Following calls from members and discussion at board meetings about the problems of radioactive scrap, the co-op has added radiation detectors to its line. Matchett researched available products and called scrap processors around the country to evaluate the need for the equipment. The co-op chose to represent Bicron Corp. ( Newbury , Ohio ) and directed that company to further examine the type and cost of detectors needed at scrap operations.

Discounts and Dividends

Matchett and Wagner negotiate prices with suppliers based on what other buyers pay, how the item is marketed, and the advantages the co-op offers the supplier.

"Many things, especially in high-volume areas, cost dramatically less through the co-op," says David S. Blue of Louisville Scrap Material Co. Inc. ( Louisville , Ky. ), a long-time co-op member. "We buy everything from the co-op when it's cost effective"--when it can beat the price of local distributors despite the added cost of freight.

A processor buying wire rope from a local distributor probably pays 30 to 40 percent more than the co-op with its volume break, says Matchett, and similar numbers apply to other items.

"One of the least talked about and, I think, best buys from the co-op," reports David Gahagen, Gahagen Iron & Metal Co. (Commerce City, Colo.) and first vice president of NASCO-OP, "are scale tickets, work forms, computer printout forms, and truck reports." Matchett says local distributors sometimes charge as much as 100 percent more than the co-op for such items.

On high-end items such as magnets and shears, members may save only 5 or 6 percent by buying through the co-op, says Matchett, but even a low percentage on such items can equal significant dollar savings. "Along with that," he adds, "we pay a dividend."

At the end of every fiscal year but one since 1977, NASCO-OP has returned profits to its members in the form of a dividend based on the amount each member spent on co-op purchases during the year.

Annual dividends have ranged from 1 to 3 1/2 percent of a member's purchases. For fiscal year 1990, the dividend was 3 percent on total co-op sales of nearly $6 million. More than 600 firms that spent more than a minimum amount--$150--and were not delinquent in payments received checks ranging from $5 to $5,825. Since 1977, the co-op has paid out more than $1.1 million in dividends.

At its fall board meeting, the co-op's directors review projected sales for the fiscal year, which ends Nov. 30, and determine the dividend. Co-op prices include an average markup of less dm 8 percent, says Matchett, which covers expenses plus a buffer. The dividends come from the difference between the co-op's income and its expenses, minus a small fund retained for working capital.

The co-op's board is elected by the members; each member company has a single vote. Directors serve three-year terms, and a third of the board is chosen each year at the first of its quarterly meetings, which is held at ISRI's annual convention. The board selects the officers.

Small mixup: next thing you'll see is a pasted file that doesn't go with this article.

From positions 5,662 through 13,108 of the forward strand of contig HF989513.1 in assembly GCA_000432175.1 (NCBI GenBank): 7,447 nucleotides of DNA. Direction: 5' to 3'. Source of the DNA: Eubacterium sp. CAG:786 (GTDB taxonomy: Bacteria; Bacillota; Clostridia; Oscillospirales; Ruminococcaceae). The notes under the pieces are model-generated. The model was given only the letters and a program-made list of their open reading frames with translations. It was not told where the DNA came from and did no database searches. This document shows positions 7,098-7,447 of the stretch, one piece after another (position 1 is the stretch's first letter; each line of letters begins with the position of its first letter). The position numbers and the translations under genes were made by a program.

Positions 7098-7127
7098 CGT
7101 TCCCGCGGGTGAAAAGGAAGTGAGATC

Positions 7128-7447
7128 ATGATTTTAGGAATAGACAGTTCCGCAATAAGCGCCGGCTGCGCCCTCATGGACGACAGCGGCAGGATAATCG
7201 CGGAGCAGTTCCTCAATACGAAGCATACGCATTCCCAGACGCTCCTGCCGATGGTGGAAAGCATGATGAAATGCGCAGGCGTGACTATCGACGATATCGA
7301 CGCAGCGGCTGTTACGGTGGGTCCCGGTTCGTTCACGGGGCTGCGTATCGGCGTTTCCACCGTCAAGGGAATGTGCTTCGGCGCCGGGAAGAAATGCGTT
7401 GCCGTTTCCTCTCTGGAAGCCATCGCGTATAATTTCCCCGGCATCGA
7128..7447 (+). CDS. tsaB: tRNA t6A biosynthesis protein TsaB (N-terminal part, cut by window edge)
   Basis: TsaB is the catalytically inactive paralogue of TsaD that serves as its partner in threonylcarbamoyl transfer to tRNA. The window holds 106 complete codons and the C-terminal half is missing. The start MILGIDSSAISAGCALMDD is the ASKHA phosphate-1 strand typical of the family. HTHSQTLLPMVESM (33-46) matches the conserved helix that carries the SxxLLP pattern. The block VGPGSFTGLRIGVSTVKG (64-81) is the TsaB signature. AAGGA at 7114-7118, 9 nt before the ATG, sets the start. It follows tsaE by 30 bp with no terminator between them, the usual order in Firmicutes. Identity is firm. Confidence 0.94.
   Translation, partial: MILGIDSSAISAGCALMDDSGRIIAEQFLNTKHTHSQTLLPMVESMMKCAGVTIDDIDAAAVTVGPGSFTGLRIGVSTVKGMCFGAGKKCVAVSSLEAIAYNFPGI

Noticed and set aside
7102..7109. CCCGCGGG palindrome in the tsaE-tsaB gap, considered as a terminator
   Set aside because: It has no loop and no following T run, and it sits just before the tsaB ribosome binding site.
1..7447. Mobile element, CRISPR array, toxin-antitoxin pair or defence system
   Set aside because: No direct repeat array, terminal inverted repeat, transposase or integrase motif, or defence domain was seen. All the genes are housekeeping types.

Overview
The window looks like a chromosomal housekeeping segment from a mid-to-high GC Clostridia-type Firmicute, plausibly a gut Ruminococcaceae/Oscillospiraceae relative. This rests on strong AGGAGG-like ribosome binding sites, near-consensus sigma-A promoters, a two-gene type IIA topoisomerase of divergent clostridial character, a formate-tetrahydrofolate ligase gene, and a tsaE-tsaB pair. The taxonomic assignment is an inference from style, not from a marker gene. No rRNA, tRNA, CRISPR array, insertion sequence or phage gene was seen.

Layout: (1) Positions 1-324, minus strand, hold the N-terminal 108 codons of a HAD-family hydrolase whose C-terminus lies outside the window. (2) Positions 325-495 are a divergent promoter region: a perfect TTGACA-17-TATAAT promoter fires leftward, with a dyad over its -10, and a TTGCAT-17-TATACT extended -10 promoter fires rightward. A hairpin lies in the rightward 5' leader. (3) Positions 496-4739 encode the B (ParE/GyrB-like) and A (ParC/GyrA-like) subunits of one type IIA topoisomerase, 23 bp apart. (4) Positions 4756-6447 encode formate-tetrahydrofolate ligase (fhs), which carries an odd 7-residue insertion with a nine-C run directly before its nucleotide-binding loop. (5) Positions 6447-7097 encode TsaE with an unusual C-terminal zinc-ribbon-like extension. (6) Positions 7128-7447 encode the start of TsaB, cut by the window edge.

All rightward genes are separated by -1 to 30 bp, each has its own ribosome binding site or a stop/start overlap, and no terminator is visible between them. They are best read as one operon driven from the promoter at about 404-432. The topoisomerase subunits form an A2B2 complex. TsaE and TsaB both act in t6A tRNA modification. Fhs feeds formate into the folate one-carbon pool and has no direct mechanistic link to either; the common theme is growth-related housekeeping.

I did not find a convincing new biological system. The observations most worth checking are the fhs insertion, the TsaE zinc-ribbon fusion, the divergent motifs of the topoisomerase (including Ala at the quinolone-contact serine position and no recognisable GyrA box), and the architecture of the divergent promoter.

The board sets the membership fee and approves new members. It also reviews new product selections and the annual budget, which is submitted by Matchett. NASCO-OP President Lee Hummelstein, Hummelstein Iron & Metal Inc. ( Jonesboro , Ark. ), says the board members act as advisers, review accounts past due, give credit references, and provide "help wherever we can." The co-op tries to enlist members from all over the country to serve as directors, says Hummelstein.

Co-op Connections

NASCO-OP does its business by telephone. In addition to two local lines, the co-op has four incoming toll-free lines, three outgoing toll-free lines, and a toll-free facsimile line. (All the 800 numbers are for member use, notes Matchett; vendors must pay for their calls to the co-op.) NASCO-OP's staff of six handles 1,500 to 1,700 incoming calls each month and makes 1,200 to 1,500 outgoing calls.

Orders placed are fed into the co-op's IBM System 36 computer and purchase orders are generated daily. About 80 percent of the orders are confirming POs, says Matchett; the original orders were called in as soon as they were placed. "Nobody wants anything in two weeks," he notes.

Free phone access is a key benefit of the co-op, according to members. The co-op encourages members to call and compare prices between the co-op and local suppliers. "NASCO-OP makes purchasing a lot easier," says Michael Bank, Winston-Morrow Co. ( Detroit ) and co-op second vice president. "It's an excellent price shopper.”

The co-op also encourages callers to report better prices found elsewhere, says Matchett. “We want to know if our price is not competitive because then I go back to the supplier and ask why."

"The co-op is always looking for new items, asking for local sources, to determine if a product can be made available economically at the national level,” says Gahagen.

New members receive a 345-page catalog that gives a picture of what's available through the co-op. It is not exhaustive, nor frequently updated; it is meant to let customers know the range of products the cooperative sells. The book is indexed by product and by supplier and provides a purchasing starting point. "We tell the members to just use it as a reference book, " says Matchett. "We say, 'If you don't find what you're looking for, call us. It's a toll-free number and it only takes a couple of minutes.'"

Co-op callers tap into a "wealth of knowledge" about products unlikely to be available from a single source anywhere else, says Gahagen.

"We are in constant contact with what's going on in the industry and with what people are using and why," Matchett says. He is often asked for advice on products and is usually ready with an answer based on the experiences of hundreds of co-op members. And, he warns his suppliers, he will be utterly objective in comparing competing products.

Wagner is also an expert on many of the products the co-op handles, says Matchett, and takes primary purchasing responsibility for several co-op fines, including safety and cutting equipment, torches and tips, twin hose, air compressors, and hand tools. Matchett concentrates on "big-ticket" items.

Getting Noticed

NASCO-OP membership is approximately half that of ISRI, estimates Matchett, and his goal "is to get them all in the co-op." Some companies don't join, he says, because they figure they can purchase as well as the co-op does on their own, especially the big operations that have their own buying clout. "Where we really are beneficial is to the smaller plants because they don't have clout and they are subject to the prices of local distributors," says Matchett. But he says the big guys benefit, too, because "they can call and see if their local price is any good."

The co-op suffers from being "out of sight, out of mind," says Matchett, and doesn't drop in on its customers like other distributors. It does send out occasional mailings, Matchett speaks at ISRI chapter meetings, and co-op staff call members that haven't made recent purchases--all to remind customers/members that the co-op exists. "We want them to sit that great big red catalog on their desk," says Matchett, "and when they want something, give us a call." •